Brussels will unveil new plans on Tuesday to ditch Russian fossil fuels to achieve greater energy independence following Moscow's invasion of Ukraine.
The strategy includes targeting new suppliers, speeding up the green transition and setting mandatory gas storage levels across the bloc.
"Diversification, reorganisation, and compensation, to protect citizens and companies. Italy is working to reduce dependency on Russian gas as fast as possible," Italian Prime Minister Mario Draghi said on Monday following a meeting in Brussels with European Commission President Ursula von der Leyen.
"On Saturday, I spoke on the phone with Emir Al Thani of Qatar, with whom I discussed, in particular, how to strengthen energy cooperation between our countries."
But how can Europe support businesses and households already struggling with soaring prices?
Simone Tagliapietra, a Senior Fellow at Bruegel, says a new European tool is needed.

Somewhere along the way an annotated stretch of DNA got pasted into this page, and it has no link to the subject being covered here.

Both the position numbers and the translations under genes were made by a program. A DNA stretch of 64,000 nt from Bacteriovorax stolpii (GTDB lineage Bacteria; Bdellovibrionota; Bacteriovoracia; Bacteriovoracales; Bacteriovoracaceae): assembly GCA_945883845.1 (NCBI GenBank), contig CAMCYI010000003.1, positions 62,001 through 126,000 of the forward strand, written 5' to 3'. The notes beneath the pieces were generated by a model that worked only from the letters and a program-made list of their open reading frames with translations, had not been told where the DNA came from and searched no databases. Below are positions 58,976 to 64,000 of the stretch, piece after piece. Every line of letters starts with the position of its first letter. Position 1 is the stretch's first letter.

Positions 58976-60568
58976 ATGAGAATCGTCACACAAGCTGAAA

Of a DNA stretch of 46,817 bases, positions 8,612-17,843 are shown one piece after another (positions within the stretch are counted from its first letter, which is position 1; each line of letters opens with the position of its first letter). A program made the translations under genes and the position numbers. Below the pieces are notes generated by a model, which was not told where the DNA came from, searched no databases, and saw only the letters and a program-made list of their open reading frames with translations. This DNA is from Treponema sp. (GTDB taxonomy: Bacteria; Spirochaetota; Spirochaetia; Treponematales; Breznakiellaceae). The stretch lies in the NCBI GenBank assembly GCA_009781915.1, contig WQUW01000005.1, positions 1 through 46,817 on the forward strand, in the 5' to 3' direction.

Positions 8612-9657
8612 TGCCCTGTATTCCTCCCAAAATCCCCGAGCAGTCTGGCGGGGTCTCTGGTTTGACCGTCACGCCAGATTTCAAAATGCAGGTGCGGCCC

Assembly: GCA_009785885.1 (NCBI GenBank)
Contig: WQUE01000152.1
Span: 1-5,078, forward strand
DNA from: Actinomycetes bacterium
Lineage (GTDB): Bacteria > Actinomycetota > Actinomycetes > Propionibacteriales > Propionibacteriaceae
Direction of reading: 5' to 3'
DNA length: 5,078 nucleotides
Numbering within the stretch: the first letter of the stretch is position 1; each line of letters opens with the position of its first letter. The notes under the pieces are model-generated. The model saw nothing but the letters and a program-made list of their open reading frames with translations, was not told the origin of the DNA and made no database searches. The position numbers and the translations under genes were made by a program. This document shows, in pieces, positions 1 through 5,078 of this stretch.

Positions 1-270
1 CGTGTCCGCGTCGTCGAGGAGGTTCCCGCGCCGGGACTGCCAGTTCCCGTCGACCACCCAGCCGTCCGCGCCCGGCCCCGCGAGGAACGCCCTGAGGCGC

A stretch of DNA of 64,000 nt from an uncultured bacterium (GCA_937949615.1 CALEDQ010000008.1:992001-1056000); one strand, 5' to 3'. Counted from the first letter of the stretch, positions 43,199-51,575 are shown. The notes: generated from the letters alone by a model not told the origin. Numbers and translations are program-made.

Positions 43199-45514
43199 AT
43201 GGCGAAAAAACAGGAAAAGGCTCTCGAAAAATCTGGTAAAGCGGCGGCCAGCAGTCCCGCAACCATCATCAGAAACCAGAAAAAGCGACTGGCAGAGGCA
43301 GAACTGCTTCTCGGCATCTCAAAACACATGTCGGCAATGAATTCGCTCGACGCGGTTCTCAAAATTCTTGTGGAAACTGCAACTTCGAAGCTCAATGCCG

"In the short term, our citizens, our enterprises will be hugely affected, and really, they are already hugely affected by all this," Tagliapietra told Euronews.
"Let's remember that high energy prices have been there for a long time now, several months."
"I think we need a new European instrument because different countries here will be affected differently. There are countries that are more exposed to Russian gas, that will suffer more than countries that are not dependent on Russian gas, or not dependent on gas at all," Tagliapietra said.
According to the European Commission, Russia supplies around 40% of the bloc's natural gas.